October 27 1938, The Liverpool Daily Post
By John Peel
England against the rest of Europe 3-0, attendance 40,000 at Highbury, Lawton and Boyes played.
By scoring the second goal for England, Lawton brought his ‘bag’’ for the season up to 16, obtained in 14 games, including three representative matches, one of Lawton’s best feats to date with his four goals for the English league against the Irish league, although in two other occasions he has needed twice in a league match. Only twice has Lawton faded to score in a match this season and their were against Huddersfield Town at Huddersfield and Liverpool at Goodison Park. The centre-forward, goals have been obtained as follows, Irish league (4), Grimsby and Brentford (2). Blackpool Villa Arsenal, Portsmouth, Wolves, Bolton, Wales and the rest of Europe one each.

October 27, 1938. Evening Express.
Pilot’s Sports Log.
Everton Football Club are engaged in an important quest, and although there is no need for them to hurry, do not be surprised if they figure in a transfer deal shortly. There is one position in the side which the Blues want to duplicate in order that they can be prepared to put up the greatest challenge for title honours. That position is at outside-right, where only the youngsters, Barber and Merritt are available if Gillick is absent. In recent weeks Everton have watched several outside-rights, and the men receiving most attention just now are Butler, of Oldham Athletic, and King of Northampton. Butler is the brother of Billy Butler the famous Bolton Wanderers and England right winger, now manager of Reading, while King is a discovery of Warney Cresswell.

October 28, 1938. The Evening Express
By Pilot.
Everton may record their fourth away win of the season and consolidate their position at the head of the First Division table when they oppose Leicester City at Filbert Street, Leicester tomorrow. Strengthened by the return of their three internationals, Jones, Lawton and Boyes. I think the Blues will prove too good for Leicester, even though the table shows the City having secured seven points out a possible 12 at home. There is plenty of cleverness about Leicester, but their close method of approach is not likely to succeed against Everton’s good defence. Despite the fact that the City showed improvement when winning at Villa Park last Saturday, I fancy Everton to record their tenth win of the season. Everton; Sagar; Cook, Greenhalgh, Mercer, Jones, Watson; Gillick, Bentham, Lawton, Stevenson, Boyes.
Everton Trailist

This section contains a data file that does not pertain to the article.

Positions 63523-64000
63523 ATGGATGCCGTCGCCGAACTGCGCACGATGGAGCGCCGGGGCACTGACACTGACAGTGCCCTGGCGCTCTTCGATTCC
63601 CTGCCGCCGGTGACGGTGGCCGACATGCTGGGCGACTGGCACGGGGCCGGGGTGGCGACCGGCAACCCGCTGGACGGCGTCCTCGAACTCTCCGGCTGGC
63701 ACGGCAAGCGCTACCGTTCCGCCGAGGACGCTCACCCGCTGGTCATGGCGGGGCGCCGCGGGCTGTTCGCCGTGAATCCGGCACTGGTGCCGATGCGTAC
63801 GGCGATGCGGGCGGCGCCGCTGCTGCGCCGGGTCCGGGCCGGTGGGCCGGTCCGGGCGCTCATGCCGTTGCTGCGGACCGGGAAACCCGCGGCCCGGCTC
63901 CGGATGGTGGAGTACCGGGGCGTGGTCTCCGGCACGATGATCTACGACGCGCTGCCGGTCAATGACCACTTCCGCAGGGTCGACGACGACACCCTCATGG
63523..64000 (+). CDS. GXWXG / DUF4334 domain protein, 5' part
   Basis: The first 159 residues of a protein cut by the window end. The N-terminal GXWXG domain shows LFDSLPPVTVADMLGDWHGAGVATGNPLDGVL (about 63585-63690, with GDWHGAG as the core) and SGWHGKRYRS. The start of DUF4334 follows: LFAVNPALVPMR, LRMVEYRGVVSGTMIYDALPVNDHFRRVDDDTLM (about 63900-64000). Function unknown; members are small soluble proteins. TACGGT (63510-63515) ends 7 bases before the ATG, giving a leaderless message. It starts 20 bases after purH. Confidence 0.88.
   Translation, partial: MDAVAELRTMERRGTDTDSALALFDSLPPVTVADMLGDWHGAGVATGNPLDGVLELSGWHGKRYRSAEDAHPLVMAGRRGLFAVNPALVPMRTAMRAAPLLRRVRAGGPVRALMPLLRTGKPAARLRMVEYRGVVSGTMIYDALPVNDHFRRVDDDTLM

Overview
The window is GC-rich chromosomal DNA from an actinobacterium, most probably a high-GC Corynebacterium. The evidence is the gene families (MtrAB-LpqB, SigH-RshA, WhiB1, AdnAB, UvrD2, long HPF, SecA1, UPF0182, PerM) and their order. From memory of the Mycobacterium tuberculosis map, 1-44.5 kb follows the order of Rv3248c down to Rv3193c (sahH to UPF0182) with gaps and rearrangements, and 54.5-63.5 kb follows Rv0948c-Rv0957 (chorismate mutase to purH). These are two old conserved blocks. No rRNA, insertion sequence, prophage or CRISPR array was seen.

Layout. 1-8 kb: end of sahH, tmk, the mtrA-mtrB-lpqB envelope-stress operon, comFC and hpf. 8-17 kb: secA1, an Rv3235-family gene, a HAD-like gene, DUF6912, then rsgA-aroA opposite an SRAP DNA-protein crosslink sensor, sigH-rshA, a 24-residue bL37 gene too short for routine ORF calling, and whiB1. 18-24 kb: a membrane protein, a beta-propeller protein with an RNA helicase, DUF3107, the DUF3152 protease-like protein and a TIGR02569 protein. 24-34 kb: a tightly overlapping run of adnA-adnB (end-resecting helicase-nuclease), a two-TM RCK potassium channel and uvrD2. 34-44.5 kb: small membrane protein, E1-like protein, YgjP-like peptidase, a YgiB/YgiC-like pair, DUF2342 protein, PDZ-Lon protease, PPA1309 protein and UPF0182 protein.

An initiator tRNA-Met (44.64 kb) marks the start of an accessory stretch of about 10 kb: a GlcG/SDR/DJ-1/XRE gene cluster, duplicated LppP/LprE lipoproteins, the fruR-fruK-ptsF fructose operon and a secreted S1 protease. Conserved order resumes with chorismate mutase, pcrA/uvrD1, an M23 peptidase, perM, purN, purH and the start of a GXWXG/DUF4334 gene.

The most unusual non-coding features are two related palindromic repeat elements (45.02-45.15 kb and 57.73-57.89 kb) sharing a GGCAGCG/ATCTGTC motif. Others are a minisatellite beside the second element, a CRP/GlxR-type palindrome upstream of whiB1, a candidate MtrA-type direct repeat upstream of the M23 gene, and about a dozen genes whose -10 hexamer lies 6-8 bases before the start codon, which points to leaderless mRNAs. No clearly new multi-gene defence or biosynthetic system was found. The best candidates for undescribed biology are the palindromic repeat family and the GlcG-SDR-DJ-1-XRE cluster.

Everton are giving a trial in their “A” team, against Formby at Bellefield, West Derby, tomorrow, to D. Selby, a young outside-left, from Mickle Trafford, near Chester. This is the club from which they secured Duggie Trentham. Everton “A” – Burnett; Prescott, Saunders; Wykes, Lambert, M. Hill; Barber, S. Simmons, R. Siddell, N.W. Sharp, D. Selby.
Everton “B” team also plays at Bellefield against Mellanear. Their team is:- L.R. Duncalf; G. Dugdale, G. Sherrett, M.R. Breadwood, B. Atkins, W. Sumner, F. McDonald, W.S. Price, J. Lyon, G. Bailey.
• Central League Match at Goodison Park, Tomorrow (Saturday), October 29. Everton v Sheffield United, Kick-off 3-0 O’clock Admission 6d, Boys 2d, Stands Extra.

October 28, 1938. The Liverpool Echo
By Stork
Leicester City put the cat among the pigeons when they went to Villa Park and won, and so upset a home banker Everton go to Filbert Street, tomorrow wondering what sort of side this is that can beard the Villa in their den and win. Fortunately Everton will be almost at full strength, for Thomson is the only absentee. It would appear that a full team is necessary after last Saturday’s surprise. I have memories of some thrilling games between Everton and Leicester. Who will ever forget the Goodison game when Everton were leading 3 goals at the interval, yet were ultimately beaten 4-3? Then the game at Leicester; I think it was the occasion of Warney Cresswell’s debut, and the half-back line read Brown, Griffiths, and Reid. Didn’t I get into hot water over the match. Billy Brown came into the office to have my life over something I had said, and it took me nearly two hours to convince him that I was referring to the line, and not him individually. However, the game was most exciting, and one of the directors could not stand the strain and had to go and sit in the boardroom.